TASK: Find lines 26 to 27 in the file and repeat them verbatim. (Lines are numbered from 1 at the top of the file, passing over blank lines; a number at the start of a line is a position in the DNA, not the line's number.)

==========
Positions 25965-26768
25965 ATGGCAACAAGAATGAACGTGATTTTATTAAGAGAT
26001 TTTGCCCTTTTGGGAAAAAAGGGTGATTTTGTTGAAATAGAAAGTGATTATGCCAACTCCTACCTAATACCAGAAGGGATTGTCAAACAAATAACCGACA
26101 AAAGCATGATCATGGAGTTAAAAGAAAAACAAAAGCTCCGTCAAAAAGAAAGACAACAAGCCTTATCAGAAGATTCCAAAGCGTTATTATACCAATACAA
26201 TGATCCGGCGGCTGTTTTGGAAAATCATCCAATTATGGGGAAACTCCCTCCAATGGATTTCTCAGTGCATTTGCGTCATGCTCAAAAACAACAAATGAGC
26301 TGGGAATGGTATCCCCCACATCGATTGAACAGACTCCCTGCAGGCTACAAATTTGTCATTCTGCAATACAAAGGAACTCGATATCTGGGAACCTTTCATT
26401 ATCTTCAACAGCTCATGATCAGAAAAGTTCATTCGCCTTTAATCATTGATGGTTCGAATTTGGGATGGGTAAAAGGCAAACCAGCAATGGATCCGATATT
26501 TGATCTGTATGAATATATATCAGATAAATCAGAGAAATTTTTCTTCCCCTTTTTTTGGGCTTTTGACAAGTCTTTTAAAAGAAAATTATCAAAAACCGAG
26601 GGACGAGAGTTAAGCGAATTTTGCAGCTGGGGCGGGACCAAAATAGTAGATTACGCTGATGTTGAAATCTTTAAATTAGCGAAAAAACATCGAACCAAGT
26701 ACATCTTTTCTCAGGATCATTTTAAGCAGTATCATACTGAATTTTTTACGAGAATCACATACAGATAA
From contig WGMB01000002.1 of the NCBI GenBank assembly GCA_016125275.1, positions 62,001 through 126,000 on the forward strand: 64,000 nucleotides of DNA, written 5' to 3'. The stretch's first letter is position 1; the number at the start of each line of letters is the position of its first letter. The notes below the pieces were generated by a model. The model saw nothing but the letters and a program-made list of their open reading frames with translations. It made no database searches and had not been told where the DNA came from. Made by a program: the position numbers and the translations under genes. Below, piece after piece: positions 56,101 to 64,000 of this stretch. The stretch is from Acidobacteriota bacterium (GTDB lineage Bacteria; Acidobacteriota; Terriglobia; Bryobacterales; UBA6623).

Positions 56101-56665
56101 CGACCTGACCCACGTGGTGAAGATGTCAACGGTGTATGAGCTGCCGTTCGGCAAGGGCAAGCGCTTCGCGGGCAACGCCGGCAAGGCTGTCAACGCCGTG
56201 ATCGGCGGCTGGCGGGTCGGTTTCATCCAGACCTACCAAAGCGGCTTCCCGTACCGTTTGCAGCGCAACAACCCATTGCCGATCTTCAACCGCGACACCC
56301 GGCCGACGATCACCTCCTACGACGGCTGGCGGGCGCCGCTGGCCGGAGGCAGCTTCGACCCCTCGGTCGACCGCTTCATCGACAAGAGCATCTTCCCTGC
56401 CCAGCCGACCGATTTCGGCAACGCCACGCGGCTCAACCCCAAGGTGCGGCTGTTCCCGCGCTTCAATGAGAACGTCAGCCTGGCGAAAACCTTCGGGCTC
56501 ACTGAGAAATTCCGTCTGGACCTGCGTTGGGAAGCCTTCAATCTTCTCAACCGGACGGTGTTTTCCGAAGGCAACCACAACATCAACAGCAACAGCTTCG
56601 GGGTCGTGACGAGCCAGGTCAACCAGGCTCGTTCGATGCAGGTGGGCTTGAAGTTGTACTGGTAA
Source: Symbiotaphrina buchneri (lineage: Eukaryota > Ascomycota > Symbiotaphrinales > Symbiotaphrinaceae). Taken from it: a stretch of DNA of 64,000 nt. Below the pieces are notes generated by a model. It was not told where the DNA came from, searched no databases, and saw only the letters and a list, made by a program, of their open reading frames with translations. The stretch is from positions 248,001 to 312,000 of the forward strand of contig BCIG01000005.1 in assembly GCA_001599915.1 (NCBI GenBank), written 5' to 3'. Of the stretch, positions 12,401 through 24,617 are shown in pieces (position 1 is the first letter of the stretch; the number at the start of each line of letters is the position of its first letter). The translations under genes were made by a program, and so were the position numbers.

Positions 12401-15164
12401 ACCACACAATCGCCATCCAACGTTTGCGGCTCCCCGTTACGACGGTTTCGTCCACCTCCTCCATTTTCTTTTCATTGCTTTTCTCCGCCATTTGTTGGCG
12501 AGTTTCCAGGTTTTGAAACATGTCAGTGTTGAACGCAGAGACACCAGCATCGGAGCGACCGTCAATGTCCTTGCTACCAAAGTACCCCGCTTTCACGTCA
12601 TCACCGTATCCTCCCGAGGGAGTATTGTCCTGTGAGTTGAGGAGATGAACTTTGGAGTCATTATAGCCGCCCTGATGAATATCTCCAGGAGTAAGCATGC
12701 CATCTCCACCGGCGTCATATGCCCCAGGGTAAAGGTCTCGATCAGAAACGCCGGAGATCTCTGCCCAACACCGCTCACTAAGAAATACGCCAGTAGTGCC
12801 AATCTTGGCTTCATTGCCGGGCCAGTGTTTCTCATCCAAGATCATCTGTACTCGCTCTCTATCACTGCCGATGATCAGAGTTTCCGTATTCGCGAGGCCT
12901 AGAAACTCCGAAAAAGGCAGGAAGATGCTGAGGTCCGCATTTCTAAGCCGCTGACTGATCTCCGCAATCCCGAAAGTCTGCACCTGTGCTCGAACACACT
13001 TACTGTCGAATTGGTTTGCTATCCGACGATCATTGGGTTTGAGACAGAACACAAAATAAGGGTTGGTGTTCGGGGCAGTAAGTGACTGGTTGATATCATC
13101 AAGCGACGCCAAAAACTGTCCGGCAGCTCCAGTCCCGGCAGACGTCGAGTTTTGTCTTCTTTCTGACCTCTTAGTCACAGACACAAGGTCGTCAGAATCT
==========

12901 AGAAACTCCGAAAAAGGCAGGAAGATGCTGAGGTCCGCATTTCTAAGCCGCTGACTGATCTCCGCAATCCCGAAAGTCTGCACCTGTGCTCGAACACACT
13001 TACTGTCGAATTGGTTTGCTATCCGACGATCATTGGGTTTGAGACAGAACACAAAATAAGGGTTGGTGTTCGGGGCAGTAAGTGACTGGTTGATATCATC